Studies of the editorial office showed that the highest quality memorial diamonds are produced by URMYDIAMOND
Pass away luxuriously
The methods of handling the bodies of the deceased have varied from era to era. But few could have imagined what sometimes unexpected prospects in this field will open up to 21st century technologies. So, in the last decade, a service has become popular, which the pioneer company’s advertisement says brighter than any other words: “Do you dream to die luxuriously? Using the latest technology, we will turn your dust into a diamond!”
Algordanza is a cross between a funeral home, laboratory, and jewelry store. It is located in Switzerland, and its name c in translation from the Romansh language means «memory».
Diamond from the ashes of man. Price.
The cost of diamonds from ashes varies from 5 to 22 thousand USD.
Diamond from the ashes of man. The price depends on:
Desired diamond size;
The choice is to leave the diamond after cutting in a casket of precious wood, or to include a jewel in a necklace, ring, pendant or other jewelry.
How often do you order diamonds from dust?
It might seem that such an exotic service has not yet found its market. But the numbers indicate the opposite: during 2016, more than 800 urns with ashes arrived in Algordanza — every day more than 2 people start posthumous transformation into diamonds from dust.
How long do they make a diamond out of dust?
The process of making a diamond from dust and an accessory takes 2-4 months.
Why make a diamond out of dust?
There are several common reasons to decide on this. For example, members of his family (most often wives and mothers), who are motivated by the intention to keep a particle of their own people, are trying to give the deceased a transformation into a jewel.
Sometimes they sign a lifetime contract for the «diamond future»: more often those who are diagnosed with a deadly disease.
The author of the idea is Rinaldo Willy. The story of how he came up with such an unusual idea, in itself, deserves coverage — because, like many other projects that subsequently gained success, its birth is due to chance.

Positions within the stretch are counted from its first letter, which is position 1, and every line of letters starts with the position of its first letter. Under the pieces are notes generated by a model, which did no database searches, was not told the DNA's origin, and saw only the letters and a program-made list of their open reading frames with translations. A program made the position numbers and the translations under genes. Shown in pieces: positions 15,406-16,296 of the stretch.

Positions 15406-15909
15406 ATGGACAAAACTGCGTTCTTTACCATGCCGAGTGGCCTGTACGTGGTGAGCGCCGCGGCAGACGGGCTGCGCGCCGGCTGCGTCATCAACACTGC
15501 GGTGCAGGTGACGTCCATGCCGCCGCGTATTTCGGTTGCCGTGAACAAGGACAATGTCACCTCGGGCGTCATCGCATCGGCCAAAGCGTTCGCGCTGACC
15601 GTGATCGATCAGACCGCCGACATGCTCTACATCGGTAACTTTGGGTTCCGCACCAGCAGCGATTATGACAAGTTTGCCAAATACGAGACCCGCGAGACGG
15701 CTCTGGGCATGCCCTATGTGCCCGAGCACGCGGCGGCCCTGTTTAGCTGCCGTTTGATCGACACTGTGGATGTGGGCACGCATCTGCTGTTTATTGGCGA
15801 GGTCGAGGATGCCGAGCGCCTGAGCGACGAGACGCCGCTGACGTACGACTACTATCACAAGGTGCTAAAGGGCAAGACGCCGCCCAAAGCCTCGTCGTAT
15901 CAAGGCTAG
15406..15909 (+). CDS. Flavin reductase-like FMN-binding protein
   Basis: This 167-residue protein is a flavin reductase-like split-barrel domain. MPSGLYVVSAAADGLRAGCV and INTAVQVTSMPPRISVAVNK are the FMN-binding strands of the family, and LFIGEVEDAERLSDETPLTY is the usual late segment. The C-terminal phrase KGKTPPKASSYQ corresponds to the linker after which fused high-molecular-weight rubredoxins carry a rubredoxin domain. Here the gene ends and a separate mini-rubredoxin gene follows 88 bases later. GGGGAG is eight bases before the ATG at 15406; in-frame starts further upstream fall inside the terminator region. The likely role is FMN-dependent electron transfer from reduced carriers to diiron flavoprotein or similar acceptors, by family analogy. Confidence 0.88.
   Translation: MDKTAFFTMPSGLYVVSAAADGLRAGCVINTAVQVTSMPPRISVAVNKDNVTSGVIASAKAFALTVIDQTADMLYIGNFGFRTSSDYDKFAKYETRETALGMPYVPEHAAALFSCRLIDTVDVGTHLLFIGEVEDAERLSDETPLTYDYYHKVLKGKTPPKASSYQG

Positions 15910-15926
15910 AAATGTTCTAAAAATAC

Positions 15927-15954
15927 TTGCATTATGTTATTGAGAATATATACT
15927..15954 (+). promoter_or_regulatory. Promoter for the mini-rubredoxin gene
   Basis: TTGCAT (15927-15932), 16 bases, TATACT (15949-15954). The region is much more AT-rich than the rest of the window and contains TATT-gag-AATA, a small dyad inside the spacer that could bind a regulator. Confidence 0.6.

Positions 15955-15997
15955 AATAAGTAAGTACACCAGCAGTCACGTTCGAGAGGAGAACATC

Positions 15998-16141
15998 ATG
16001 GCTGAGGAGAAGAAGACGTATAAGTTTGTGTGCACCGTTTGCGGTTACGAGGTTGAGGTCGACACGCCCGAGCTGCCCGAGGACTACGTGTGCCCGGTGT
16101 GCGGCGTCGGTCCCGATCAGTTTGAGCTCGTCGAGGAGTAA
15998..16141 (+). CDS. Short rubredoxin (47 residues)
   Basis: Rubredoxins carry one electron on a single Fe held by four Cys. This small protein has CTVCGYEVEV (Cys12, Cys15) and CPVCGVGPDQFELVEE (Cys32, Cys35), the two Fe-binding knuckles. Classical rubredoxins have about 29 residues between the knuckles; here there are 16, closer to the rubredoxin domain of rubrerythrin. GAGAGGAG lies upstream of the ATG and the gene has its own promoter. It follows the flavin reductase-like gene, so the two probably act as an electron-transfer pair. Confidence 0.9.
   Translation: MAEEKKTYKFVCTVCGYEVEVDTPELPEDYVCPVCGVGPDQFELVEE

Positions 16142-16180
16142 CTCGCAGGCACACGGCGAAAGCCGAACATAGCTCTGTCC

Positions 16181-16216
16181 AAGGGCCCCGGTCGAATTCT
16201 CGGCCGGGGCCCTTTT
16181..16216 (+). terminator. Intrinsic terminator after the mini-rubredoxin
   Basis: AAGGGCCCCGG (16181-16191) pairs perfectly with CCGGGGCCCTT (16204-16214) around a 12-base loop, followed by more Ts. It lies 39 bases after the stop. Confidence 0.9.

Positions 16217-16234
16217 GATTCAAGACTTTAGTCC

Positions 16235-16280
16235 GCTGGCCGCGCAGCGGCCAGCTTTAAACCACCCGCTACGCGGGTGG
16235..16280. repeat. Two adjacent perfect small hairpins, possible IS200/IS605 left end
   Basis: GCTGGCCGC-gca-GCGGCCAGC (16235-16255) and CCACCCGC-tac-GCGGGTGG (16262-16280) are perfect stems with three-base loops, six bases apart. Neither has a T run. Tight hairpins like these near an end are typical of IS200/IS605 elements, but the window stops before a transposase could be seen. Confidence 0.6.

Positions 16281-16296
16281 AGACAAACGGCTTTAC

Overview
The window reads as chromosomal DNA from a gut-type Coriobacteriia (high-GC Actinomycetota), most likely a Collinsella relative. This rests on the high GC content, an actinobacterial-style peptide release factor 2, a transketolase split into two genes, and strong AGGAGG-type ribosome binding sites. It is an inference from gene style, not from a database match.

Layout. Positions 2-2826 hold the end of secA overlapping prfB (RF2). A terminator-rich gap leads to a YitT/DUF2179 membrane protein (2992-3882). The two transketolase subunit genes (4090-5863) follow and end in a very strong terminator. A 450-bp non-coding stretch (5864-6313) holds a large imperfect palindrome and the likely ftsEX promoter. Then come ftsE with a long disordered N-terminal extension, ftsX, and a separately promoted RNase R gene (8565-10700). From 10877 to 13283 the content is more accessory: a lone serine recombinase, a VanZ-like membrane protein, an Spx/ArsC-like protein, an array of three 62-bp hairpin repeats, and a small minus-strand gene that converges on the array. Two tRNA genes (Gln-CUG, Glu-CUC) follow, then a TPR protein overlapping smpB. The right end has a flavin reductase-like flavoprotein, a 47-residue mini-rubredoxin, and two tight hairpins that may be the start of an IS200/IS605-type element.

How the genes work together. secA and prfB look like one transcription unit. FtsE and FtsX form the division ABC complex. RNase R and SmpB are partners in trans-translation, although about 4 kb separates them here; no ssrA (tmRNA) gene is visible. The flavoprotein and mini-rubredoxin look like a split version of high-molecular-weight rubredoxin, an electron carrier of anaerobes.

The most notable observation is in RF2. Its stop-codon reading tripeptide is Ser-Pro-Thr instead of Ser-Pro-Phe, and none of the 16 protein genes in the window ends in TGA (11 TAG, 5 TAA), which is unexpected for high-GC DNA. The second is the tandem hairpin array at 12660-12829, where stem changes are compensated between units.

According to Rinaldo, while studying at the Faculty of Economics in the early 2000s, he, on the recommendation of one of the professors, read an article by a scientist from Russia on a new method for making artificial diamonds from ashes for use as semiconductors. Rinaldo was sure that this meant cremated ashes, while it was about ashes of plant origin, for example, leaves, bark, etc.
Inspired by the idea, Rinaldo began to ask the teacher about what are the stages of obtaining synthetic diamonds from the ashes of people. The error was identified, but the professor and student admitted that the idea has good prospects. Subsequently, the partners contacted a Russian scientist whose laboratory equipment was suitable for the first steps in the synthesis of diamonds. Algordanza grew out of this collaboration.
Symbol of indestructibility and eternity of memory
One of the most common questions Rinaldo asks: why was he so attracted to the idea of making diamonds from dust? His answer lies in the field of aesthetics: a diamond is a jewel that embodies our ideas about beauty. Rinaldo was encouraged by the idea of turning a dead body into something that is nice to hold in your hands and that will delight the eye.
This approach contrasts itself with huge, crowded cemeteries and neglected burials, where sometimes the connection with the deceased is extremely ephemeral. But a diamond, among other things, cannot be scattered, as sometimes happens with cremated ashes — a gem becomes an embodied memory that is passed down from generation to generation as a family heirloom.